I think one of the biggest 'problems' (not exactly a mistake) is to censor or throw songs into the rubbish bin, always keep them somewhere, even if it's in the bottom drawer, just don't throw them away!!! When I started (not that it was such a long time ago) the songs I wrote really frustrated me becuase I thought that they were really crappy and I threw some of them away and I really regret it now, and also you get better with time. I think that at the start you have to write only when you're inspired, when you have a few lines floating in your mind, don't force yourself to write a song, atleast not in the beginning... After a while it's easier... And another 'problem' is rules; Personaly, I don't think there are supposed to be any rules in expressing yourself, or writing songs for the matter, it doesn't have to rhyme, it doesn't have to be a hit, it doesn't have to be at a certain length (no matter what people tell you...) etc...
David Ryshpan
A beginning songwriter from Toronto, writes:
As a beginning songwriter, I used to try and write like people I had listened to heavily and compare whatever I wrote to their material. That didn't help me progress at all - I listen to Elton John and Billy Joel! I went out looking for books, searching for websites, scouring everywhere for information. It taught me some things, most importantly: GET YOUR OWN STYLE! Have big ears and incorporate everything. It's just like what Charlie Parker said: Learn as much as you can, and then forget it all!
Vince Schifano
A songwriter and music lover from Fort Jones, CA, writes:
I think beginners tend to write lyrics that are too litteral in meaning, and too personally graphic. to relaye a personal experience speaking to another, it is necessary to to speak litterally, and choose words that best describe what your talking about. Not so in music..."We shared love" sounds better than, "We made love". Its more poetic. To begginners: Try using metaphores, plays on words, double meanings,etc to get your point accross. Another trick is to swap parts of lines, ex: "We share our lives, living for today. We We share our love, in love in every way""We share our love, living for today. We share our lives, in love in every way". Try writing things that mean something to everybody, and still retain the meaning you want to convey. Remember not every one will derive the meaning you intend, but if you can move more people...Thats what counts!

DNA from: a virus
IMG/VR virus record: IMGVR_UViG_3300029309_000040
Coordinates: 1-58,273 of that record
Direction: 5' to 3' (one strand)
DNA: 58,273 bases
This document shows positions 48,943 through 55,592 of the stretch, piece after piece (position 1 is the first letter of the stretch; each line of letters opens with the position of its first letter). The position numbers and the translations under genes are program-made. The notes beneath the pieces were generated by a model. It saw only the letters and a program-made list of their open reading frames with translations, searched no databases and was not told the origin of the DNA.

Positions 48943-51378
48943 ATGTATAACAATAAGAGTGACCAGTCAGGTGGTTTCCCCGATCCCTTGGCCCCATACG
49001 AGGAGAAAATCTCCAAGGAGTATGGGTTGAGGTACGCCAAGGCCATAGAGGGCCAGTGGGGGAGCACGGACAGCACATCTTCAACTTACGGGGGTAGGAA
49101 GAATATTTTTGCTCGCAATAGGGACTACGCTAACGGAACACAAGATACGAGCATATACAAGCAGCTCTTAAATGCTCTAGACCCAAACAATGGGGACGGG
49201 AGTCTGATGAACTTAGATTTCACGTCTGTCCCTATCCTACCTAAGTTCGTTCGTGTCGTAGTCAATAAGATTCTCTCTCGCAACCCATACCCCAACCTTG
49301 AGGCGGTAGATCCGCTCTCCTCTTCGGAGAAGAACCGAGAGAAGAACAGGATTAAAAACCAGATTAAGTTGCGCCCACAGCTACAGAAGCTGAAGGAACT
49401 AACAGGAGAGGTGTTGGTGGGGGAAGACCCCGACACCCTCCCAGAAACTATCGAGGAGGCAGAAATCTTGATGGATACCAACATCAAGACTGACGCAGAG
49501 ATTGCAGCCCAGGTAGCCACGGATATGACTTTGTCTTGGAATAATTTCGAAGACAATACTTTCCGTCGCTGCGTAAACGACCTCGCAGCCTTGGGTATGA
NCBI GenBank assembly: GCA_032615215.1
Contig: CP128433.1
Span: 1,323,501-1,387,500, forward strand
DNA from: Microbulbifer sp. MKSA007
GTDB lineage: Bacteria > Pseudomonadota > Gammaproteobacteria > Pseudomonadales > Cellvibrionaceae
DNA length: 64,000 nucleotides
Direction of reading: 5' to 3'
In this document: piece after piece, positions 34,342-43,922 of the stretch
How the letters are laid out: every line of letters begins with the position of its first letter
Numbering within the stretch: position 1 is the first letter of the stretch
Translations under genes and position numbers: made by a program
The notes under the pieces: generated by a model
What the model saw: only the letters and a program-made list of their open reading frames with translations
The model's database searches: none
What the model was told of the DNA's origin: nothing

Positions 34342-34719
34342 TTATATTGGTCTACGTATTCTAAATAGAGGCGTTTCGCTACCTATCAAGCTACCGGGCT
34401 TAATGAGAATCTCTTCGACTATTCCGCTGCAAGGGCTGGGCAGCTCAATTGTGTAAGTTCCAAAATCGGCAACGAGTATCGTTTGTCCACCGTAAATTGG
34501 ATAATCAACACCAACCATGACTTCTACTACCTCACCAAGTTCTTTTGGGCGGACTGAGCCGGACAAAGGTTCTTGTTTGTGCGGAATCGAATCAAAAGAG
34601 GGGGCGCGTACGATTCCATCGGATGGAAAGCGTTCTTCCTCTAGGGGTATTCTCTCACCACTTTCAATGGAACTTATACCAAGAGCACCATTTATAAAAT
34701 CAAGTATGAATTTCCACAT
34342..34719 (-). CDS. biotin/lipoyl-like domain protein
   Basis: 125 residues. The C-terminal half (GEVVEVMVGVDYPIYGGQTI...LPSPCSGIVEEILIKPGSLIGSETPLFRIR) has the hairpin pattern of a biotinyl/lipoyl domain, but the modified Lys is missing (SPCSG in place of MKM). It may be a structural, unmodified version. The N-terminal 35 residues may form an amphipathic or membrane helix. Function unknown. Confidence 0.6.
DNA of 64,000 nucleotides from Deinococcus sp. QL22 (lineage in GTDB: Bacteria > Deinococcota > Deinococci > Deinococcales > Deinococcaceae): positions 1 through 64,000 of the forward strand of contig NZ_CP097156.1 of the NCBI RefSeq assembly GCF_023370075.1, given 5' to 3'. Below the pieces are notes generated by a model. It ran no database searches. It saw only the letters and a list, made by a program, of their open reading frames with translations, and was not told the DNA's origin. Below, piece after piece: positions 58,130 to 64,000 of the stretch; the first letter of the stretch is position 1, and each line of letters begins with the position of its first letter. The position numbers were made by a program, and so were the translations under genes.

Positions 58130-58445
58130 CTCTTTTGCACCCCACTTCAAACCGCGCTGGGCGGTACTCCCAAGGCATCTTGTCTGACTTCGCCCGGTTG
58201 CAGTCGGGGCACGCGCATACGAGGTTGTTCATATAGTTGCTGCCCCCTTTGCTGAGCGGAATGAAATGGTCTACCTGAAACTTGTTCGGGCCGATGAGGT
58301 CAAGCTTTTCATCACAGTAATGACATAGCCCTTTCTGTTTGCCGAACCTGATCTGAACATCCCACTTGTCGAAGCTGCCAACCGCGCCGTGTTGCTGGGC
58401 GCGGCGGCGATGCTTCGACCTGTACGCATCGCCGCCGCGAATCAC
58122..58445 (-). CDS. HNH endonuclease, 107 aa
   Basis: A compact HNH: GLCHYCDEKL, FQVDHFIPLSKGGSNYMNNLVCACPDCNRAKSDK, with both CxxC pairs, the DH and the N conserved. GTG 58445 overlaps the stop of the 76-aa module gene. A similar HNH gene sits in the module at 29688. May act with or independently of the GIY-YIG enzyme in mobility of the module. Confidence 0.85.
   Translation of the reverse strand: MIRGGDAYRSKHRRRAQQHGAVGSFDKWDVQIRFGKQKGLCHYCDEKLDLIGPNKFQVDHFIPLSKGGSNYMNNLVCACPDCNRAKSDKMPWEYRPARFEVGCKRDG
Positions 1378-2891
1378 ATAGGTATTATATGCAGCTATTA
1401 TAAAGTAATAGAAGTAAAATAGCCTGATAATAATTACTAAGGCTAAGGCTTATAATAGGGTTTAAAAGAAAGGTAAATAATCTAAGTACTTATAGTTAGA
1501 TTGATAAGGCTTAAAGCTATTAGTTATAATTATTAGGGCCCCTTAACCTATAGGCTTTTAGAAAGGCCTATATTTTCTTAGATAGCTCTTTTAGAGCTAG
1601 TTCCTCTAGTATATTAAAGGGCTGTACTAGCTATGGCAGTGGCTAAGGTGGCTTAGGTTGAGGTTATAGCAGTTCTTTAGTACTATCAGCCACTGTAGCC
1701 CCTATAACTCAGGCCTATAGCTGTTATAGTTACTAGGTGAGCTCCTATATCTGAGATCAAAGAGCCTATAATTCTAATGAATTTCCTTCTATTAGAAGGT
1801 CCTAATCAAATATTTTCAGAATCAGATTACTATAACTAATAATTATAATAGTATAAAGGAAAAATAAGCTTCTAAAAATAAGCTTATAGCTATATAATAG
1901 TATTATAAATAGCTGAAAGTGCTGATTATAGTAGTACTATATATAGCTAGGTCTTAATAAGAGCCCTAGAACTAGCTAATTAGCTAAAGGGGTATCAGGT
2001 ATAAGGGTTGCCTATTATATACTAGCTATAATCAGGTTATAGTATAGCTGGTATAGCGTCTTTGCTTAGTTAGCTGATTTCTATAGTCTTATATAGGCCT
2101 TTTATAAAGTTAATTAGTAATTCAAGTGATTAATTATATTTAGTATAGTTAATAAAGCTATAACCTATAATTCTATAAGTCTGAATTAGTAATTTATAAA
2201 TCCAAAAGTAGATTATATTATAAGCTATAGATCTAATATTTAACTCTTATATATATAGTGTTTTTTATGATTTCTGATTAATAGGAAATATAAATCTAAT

Bruce Southard
A songwriter from Montana, writes:
Many times beginning songwriters sacrifice quality lyric trying to get it to fit into a musical scheme. Either they try to fit too many syllables into the rhythmic structure or they chop up the lyrical content, so it is really not natural or comfortable to the singer or the listener. I have also noticed that there is a tendency in beginning songwriters to distort (to an unnatural and uncomfortable state) the meterical and symetrical elements of a song to fit in some extra words. A good song is a marriage of text and music. The goal being that both elements can stand alone, but together they create the magic of a good song.
Montez Simmons
A singer/songwriter/producer from Largo, FL, writes:
Some typical mistakes beginning songwriters make are using the same words and/or phrases in all their songs, sticking with one restricting song format, and not revising/re-writing. The best fix in all cases is TO GET EDUCATED! Words and phrases are a dime a dozen. You have dictionaries, thesaurus, cliche`s abound and the like. Why not make a play on words? (i.e. "Un-break My Heart") As for the song format, listen to how the latest songs are arranged. Not everything is the old A-B-A-B-C-B style anymore by a long shot. This is even ties in with re-writing/revising a song. If a format isn't working, don't be limited by sticking to it unnecessarily. I've re-arranged songs by lines, verses and format. I keep notes along with all of the work just in case a previous fix may have worked better. It is important to never limit the potential of the song.